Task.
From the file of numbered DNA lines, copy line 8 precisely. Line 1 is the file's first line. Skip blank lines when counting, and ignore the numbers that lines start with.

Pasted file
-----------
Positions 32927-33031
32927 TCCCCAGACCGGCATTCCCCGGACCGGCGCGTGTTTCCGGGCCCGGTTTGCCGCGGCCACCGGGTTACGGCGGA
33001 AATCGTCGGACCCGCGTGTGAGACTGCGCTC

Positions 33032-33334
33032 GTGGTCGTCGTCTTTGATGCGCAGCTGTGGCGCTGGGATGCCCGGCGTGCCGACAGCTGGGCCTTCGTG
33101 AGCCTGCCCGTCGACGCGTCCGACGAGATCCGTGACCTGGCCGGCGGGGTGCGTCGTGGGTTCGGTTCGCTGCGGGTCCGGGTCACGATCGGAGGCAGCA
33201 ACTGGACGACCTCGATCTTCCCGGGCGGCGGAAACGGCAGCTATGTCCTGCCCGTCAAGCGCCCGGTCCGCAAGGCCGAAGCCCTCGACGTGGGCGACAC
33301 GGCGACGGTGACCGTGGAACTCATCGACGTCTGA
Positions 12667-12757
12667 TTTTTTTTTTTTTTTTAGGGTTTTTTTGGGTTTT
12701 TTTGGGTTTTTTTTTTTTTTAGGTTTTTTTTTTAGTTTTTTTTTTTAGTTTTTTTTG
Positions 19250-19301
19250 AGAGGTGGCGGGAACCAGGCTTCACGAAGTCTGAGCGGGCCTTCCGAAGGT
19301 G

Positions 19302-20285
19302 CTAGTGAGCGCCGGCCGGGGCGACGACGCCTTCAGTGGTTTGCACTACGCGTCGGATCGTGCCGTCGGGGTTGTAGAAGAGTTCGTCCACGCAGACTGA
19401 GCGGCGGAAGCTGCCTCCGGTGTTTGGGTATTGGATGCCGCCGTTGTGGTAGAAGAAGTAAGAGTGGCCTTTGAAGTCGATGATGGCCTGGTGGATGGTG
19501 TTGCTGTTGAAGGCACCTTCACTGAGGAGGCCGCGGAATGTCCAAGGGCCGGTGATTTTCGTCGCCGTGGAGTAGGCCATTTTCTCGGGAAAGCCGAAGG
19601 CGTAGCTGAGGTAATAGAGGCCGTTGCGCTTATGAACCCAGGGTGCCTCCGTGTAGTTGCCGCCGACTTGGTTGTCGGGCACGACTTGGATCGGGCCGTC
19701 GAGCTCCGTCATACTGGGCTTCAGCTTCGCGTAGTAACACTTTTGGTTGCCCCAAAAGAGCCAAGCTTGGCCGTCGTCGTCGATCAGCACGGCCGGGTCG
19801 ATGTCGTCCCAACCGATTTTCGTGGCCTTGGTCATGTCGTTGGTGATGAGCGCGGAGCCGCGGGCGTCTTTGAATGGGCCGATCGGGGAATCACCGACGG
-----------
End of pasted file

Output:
33301 GGCGACGGTGACCGTGGAACTCATCGACGTCTGA